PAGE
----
Visit to Curacao

This follows on from the Planning an Unusual Holiday post. Cba reading? We booked a holiday to a Caribbean island having found ourselves with some extra money because Scottish Power isn’t very good at being an energy company.

We arrived in Curacao in the early evening on Monday 24th August. Since you can’t get the local currency, Netherland Antillian Guilders, in the UK, we’d brought US Dollars to swap when we arrived. We did so at Hato airport and then hopped in a Taxi to get to our hotel in Willemstad.

The Plaza Hotel, Willemstadt, Curacao

The hotel we stayed in, The Plaza, is part of an old fort from when the Dutch had to protect the island from the Spanish. The lobby and the views were beautiful. The pool was small but not tiny and pretty much no one used it. The rooms were basic and in serious need of an update but… if you’re spending a lot of time in your room when you’re on a Caribbean holiday, you might not be doing it right.

We settled in. It got dark very suddenly at about 7 pm – a feature of being close to the equator that, given we live in Glasgow, was a bit surprising. Rather than exploring the town at night for the first time, and in desperate need of sleep, we opted to eat dinner in the hotel and spend the next morning wandering around and finding our bearings.

Looking out over the port in Willemstadt

Dinner was fine but pricey. We ate breakfast in the restaurant the next day and found it to also be fine but pricey. We avoided eating in the hotel after that. We explored the town that morning but quickly succumbed to the heat. Curacao in August hovers around 35 C during the day and around 28 C at night. Glasgow in August is more like 12 C during the day and 7 C at night. Also, Curacao has the trade winds, a constant warm breeze that blows in off the sea and which doesn’t start to feel refreshing until you’re already used to the ambient temperature. It was just what we’d wanted, but we certainly weren’t ready for it.

We spent the afternoon by the pool, hiding in the shade to avoid the inevitable sunburn (sunscreen helps but can’t entirely save us – we’re very pale, in Weegie terms we would be described as “pure paley wally”). Swimming to stay cool, reading, and occasionally bursting into giggles about how ridiculous it was that this was actually happening.

The pool at The Plaza Hotel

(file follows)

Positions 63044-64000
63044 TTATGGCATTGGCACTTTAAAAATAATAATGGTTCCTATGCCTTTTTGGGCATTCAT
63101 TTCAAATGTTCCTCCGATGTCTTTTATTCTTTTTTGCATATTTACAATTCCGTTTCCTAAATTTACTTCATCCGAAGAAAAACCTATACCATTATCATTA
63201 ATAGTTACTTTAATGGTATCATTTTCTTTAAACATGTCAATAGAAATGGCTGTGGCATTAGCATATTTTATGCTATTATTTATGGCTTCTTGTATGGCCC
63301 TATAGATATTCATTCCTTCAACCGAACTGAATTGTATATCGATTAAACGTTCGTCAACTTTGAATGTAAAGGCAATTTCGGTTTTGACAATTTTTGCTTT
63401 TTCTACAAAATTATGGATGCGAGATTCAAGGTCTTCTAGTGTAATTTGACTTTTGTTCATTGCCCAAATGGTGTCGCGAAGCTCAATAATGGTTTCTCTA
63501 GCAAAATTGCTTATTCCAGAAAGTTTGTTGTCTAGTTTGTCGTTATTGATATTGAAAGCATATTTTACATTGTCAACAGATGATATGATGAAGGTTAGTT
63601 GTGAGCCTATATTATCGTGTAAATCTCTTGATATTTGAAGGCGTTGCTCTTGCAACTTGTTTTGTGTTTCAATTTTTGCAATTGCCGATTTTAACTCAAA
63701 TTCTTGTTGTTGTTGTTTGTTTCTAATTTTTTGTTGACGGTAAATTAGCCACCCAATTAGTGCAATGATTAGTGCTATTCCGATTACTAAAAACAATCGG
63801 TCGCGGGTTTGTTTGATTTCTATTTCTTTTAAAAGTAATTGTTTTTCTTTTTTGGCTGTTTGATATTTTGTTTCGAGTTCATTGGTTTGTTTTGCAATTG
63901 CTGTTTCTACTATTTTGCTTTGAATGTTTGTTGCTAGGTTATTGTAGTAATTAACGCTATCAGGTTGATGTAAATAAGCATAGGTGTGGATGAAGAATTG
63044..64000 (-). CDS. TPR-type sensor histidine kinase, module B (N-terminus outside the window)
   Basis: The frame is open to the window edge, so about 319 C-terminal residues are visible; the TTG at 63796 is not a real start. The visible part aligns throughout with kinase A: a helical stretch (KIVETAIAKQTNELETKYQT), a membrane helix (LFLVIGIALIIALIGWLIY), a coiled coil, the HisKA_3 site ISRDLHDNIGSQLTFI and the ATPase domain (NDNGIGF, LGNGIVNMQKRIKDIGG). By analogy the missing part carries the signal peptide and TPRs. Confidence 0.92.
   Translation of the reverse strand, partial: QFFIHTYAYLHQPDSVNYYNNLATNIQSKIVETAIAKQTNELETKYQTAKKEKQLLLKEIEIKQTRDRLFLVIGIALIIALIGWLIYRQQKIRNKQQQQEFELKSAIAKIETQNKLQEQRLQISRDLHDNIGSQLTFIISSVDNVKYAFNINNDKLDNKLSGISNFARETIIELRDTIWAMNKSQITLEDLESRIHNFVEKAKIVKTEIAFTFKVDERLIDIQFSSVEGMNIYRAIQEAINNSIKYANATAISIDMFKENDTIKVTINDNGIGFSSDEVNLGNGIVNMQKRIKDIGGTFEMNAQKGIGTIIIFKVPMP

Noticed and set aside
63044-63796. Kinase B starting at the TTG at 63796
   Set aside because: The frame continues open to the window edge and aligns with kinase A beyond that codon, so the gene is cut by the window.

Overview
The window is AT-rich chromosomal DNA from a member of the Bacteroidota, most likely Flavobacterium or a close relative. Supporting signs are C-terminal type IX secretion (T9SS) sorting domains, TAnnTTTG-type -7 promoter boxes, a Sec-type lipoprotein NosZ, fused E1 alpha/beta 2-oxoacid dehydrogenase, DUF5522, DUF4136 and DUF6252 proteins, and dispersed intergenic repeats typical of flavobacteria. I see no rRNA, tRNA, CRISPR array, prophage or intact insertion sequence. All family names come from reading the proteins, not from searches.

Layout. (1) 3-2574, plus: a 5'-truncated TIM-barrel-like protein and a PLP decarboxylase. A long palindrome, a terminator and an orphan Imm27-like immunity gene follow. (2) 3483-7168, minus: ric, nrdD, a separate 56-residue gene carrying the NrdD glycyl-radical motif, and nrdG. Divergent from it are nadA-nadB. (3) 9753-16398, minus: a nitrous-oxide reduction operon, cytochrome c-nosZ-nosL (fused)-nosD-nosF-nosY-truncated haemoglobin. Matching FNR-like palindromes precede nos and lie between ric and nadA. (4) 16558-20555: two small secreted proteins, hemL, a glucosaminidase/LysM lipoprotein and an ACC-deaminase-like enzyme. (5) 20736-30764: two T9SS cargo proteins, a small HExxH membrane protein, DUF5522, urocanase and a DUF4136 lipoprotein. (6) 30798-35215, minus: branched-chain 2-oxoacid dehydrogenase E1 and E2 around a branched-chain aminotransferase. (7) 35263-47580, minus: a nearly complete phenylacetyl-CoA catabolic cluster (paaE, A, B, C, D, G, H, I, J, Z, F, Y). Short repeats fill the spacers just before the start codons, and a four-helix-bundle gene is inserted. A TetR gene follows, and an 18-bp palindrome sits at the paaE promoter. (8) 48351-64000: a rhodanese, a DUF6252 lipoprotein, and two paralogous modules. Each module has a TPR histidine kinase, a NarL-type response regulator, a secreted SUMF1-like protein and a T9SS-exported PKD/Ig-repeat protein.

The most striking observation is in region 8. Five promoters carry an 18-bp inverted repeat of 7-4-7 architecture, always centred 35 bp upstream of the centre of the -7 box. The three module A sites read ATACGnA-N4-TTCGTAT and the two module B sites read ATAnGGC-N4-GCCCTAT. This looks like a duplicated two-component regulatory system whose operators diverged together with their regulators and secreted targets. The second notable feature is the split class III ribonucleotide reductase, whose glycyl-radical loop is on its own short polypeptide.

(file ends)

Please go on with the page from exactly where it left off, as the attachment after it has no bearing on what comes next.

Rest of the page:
Our hotel was right on the corner of the port so we could watch the huge ships that sailed in and our every hour or so. As far as I can tell, Curacao makes its money from tourism, gambling and oil. There’s a massive oil refinery on the island and I think they ship oil in from Venezuela (which is really close by) to refine it. I enjoyed watching the ships and they weren’t noisy but were a bit disappointed to learn that the floating bridge that normally allows people to cross the port was currently being repaired in dry dock. Instead, if we wanted to cross from Punda (corner) to Otrobando (other side) we should use the free ferry.

We had been warned multiple times that the best way to get around the island was to hire a car. As neither of us drives we decided to try the buses. We were further warned that the buses were very unreliable, that they didn’t have proper schedules and that we might end up waiting for them for a very long time. That didn’t matter – we wanted to go to the beach and it was too far to walk. We risked the bus.

Jan Theil Bay, Curacao

The buses were absolutely fine. They were regular, and big, coach-like, buses ran as well as hundreds of little local ones. They were cheap. They were air conditioned. We never took a trip that took more than 20 minutes, so maybe they aren’t ideal if you want to cross the whole island, but for us they were ideal. I have no idea why tourists are warned not to use them.

With transport sorted out, we divided our days between the beach, the town and the pool. We swam in the sea. We drank ice cold lager in little bottles (big bottles warm up too quick) at happy hour. We tasted a few cocktails. We visited the Blue Curacao factory and the slavery museum (fascinating but not for the faint hearted), we generally lounged around soaking up the sun and the island atmosphere. It was perfect.

It made me think that visiting these places isn’t all that difficult. We put money aside every month that was originally intended to pay energy bills that never we ended up not having to pay. Over the year it added up to enough for a holiday but split across each month it really didn’t feel like that much. We plan now to continue putting money aside each month. We’ll probably fail in March when our PhD funding will come to an end but maybe not, maybe we’ll get new jobs pretty quickly. If so, we might be able to have a similar holiday next year. All it takes is a little planning.

Originally posted here:

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